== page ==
Hope that helps.
10-02-2008, 04:43 PM
In addition, the right hand photo is the top, you can identify it by the extra 2 screws to the lower side of the center, these are for the 7 x 50 finderscope.
10-02-2008, 04:50 PM
Are you talking about these screws to remove?
10-02-2008, 04:54 PM
Yep, that's them :thumbsup:, for the bottom you remove the corresponding 3 screws, 180 degrees away.
10-02-2008, 05:03 PM
Thanks for your help John. :thumbsup:
So all I need is a Dovetail Bar for a Celestron C8 + radius blocks (see attachment) and some Guide rings for the Guidescope and I should be up and running.
10-02-2008, 05:15 PM
You got it :thumbsup:.
Make sure you measure the tube diameter of your guidescope and get the right sized rings, you need to make sure they will fit over the objective.
Glad to be of help.
Just a thought,
I think a 50mm is a bit small as a guide scope. I would get at least a 70mm achro. There cant be much difference in price.
10-02-2008, 05:51 PM
I was just thinking about that... :doh:
The weird thing is that the numbers don't add up. :screwy:
If it was 50mm refractor with a focal length of 700mm, that would make it an F/14 scope, not F/7.
The main problem is that I don't have the scope here ATM so I can't get the exact dimensions.
I think it is a 70mm or 80mm refractor. :doh:
10-02-2008, 06:03 PM
f/14-15 is not unusual for a refractor, was how they coped with the excessive colour in the image.
I would suggest around an 80mm/f/7 or thereabouts.
I dont use a guidescope anymore because of the duel chip in the ST4K but I have provision on the TSA-102 to carry a guidescope, an 80mm SW ED Pro when I use the DSLR.
My field setup with the GM-8 is the SW ED80 Pro with a WO 66SD as the guidescope, using a Q-Guider as an autoguider and the DSLR on the 80mm, makes for an excellent widefield setup.
One other thought. If you got an ED80 ($499) from Andrews then you would have a great guide scope. Also you could switch and guide through the C8 and image through the ED80.
11-02-2008, 03:42 PM
I might consider getting an ED80 for a GS and a imaging scope. Thanks for the suggestion. :confuse3:
I was just wondering...
How will I use my C8 as a Guidescope? Do I just switch around the cameras so one is imaging the object and the other is guiding on a star? :shrug:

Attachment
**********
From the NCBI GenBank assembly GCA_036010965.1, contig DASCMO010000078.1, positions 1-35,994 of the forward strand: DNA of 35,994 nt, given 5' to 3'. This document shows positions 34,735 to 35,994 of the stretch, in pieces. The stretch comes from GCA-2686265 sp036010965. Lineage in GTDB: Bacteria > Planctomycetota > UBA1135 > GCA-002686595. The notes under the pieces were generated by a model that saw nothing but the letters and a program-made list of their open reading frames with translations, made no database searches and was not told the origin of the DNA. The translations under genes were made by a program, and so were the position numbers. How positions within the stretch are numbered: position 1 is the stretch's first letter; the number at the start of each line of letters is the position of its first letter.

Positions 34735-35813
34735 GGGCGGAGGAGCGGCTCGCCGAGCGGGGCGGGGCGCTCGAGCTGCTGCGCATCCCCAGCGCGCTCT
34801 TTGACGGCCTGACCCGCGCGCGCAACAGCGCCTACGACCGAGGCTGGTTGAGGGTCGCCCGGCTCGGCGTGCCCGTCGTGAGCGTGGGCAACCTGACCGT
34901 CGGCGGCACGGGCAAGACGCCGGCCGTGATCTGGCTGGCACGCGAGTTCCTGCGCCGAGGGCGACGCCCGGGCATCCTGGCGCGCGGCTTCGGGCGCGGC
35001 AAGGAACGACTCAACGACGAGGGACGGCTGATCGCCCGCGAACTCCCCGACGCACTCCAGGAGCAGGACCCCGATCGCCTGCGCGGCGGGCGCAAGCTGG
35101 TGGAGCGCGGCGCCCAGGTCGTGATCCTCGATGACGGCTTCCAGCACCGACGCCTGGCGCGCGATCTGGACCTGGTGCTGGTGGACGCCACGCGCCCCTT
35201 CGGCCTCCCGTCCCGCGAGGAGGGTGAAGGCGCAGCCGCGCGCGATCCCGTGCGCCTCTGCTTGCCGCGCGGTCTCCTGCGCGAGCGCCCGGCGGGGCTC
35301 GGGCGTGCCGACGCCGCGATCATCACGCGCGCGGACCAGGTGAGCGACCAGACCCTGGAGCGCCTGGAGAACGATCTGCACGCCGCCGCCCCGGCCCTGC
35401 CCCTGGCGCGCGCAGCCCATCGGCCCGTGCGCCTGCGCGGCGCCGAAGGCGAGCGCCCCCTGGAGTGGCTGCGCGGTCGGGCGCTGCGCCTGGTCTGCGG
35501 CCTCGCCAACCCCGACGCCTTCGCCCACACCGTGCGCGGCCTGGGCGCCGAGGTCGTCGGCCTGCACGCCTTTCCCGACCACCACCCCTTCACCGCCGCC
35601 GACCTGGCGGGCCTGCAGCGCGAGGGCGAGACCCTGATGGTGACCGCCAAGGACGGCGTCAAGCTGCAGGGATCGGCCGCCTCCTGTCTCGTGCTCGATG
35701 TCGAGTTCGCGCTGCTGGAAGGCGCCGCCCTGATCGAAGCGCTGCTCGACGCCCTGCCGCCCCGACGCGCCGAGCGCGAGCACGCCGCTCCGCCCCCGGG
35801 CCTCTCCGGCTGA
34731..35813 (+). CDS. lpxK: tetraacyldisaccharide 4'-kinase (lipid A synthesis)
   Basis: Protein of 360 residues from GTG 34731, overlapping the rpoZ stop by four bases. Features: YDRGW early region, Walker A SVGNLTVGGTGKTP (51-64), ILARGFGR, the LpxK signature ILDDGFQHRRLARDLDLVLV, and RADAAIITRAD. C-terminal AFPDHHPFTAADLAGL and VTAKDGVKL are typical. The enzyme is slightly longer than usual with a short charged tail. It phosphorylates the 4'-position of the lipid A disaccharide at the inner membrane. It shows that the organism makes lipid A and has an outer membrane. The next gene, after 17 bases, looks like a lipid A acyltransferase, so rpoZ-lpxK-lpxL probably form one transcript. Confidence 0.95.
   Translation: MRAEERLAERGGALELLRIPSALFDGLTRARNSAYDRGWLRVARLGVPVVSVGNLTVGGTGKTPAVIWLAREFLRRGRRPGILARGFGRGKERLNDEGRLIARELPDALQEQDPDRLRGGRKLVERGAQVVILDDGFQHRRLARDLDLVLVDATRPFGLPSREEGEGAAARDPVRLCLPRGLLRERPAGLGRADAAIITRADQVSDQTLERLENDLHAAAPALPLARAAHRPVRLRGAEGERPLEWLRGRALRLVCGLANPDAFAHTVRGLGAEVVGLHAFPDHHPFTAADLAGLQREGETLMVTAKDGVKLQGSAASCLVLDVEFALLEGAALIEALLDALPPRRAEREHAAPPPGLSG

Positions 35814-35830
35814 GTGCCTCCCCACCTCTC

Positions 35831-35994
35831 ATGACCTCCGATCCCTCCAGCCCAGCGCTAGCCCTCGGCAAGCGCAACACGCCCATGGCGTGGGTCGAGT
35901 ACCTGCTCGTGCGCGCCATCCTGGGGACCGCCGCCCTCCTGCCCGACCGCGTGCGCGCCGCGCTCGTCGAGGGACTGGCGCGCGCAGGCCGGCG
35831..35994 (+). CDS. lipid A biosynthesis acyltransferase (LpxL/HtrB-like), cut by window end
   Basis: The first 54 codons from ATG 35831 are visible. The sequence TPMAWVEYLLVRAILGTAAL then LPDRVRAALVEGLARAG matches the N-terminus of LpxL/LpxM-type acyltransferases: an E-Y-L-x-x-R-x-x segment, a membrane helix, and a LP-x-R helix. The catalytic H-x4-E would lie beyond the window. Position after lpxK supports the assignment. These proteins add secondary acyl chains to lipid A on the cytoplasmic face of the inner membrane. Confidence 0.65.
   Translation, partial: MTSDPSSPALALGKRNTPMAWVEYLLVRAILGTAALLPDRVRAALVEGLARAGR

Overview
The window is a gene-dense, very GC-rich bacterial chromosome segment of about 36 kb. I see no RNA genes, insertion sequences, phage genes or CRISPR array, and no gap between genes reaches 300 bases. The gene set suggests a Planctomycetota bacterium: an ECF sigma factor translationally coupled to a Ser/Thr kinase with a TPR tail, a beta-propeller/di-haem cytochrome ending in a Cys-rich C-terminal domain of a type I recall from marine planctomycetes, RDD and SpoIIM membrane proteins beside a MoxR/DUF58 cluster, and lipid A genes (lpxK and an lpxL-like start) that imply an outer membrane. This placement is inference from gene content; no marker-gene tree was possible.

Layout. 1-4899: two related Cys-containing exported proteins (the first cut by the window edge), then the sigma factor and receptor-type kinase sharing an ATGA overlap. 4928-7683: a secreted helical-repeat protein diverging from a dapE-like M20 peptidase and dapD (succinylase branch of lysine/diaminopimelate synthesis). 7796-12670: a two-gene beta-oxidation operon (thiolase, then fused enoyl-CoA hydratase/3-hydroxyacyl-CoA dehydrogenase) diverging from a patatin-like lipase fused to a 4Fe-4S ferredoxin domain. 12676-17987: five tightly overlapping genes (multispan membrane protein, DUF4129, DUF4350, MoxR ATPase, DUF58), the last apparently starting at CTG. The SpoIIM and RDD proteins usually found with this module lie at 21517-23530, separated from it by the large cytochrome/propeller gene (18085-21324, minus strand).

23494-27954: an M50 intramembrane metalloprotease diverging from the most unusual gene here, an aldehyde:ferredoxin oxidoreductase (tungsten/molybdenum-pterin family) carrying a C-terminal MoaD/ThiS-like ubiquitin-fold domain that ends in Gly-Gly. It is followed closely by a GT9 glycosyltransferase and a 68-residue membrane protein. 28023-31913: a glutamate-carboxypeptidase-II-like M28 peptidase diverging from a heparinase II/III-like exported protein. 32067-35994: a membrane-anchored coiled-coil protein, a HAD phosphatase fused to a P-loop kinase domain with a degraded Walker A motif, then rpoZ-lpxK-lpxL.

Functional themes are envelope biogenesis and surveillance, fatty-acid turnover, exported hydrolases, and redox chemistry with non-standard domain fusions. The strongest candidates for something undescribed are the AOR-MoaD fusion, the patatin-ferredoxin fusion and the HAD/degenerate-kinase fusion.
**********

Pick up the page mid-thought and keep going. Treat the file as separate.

Just switch the roles of the scopes. This way you can get some nice widefield from the ED80, i think 600 mm FL and less with a field flattener (or people have also used the WO 66) and around 1200 mm with a .63 reducer on the C8.
When you are just starting out you will find the FL of the ED80 much less demanding of really good polar alignment than the C8. Basically it is better to start the learning process at a shorter FL.
When I started out i was trying to image through a C11 at 2700 mm, eventually i gave up...When my skills improve I will try again :)
11-02-2008, 06:21 PM
If you are going to get an ED80, make sure it is the ED80 Pro, it has the FPL53 glass and is a fine wide field imaging instrument.
A couple of shots using the SW ED80 Pro:
I have yet to use the WO Flat 2, reducer with this scope as I have found the field quite flat, see the full frame shots.
12-02-2008, 04:39 PM
I have decided to get the Losmandy Dovetail Plate from Bintel to mount the guidescope.
Just a question.
If I get the ED80 and because it will be mounted on top of the C8. Can I use the ED80 to image whilst mounted on top of the C8? or will I have to remove it?
If you removed it then you wouldnt have a guide scope.
It would be far more stable without the C8, but the EQ6 should be able to handle the C8 and the ED80. So try guiding through the C8 and imaging through the ED80.
vBulletin® v3.8.7, Copyright ©2000-2015, vBulletin Solutions, Inc.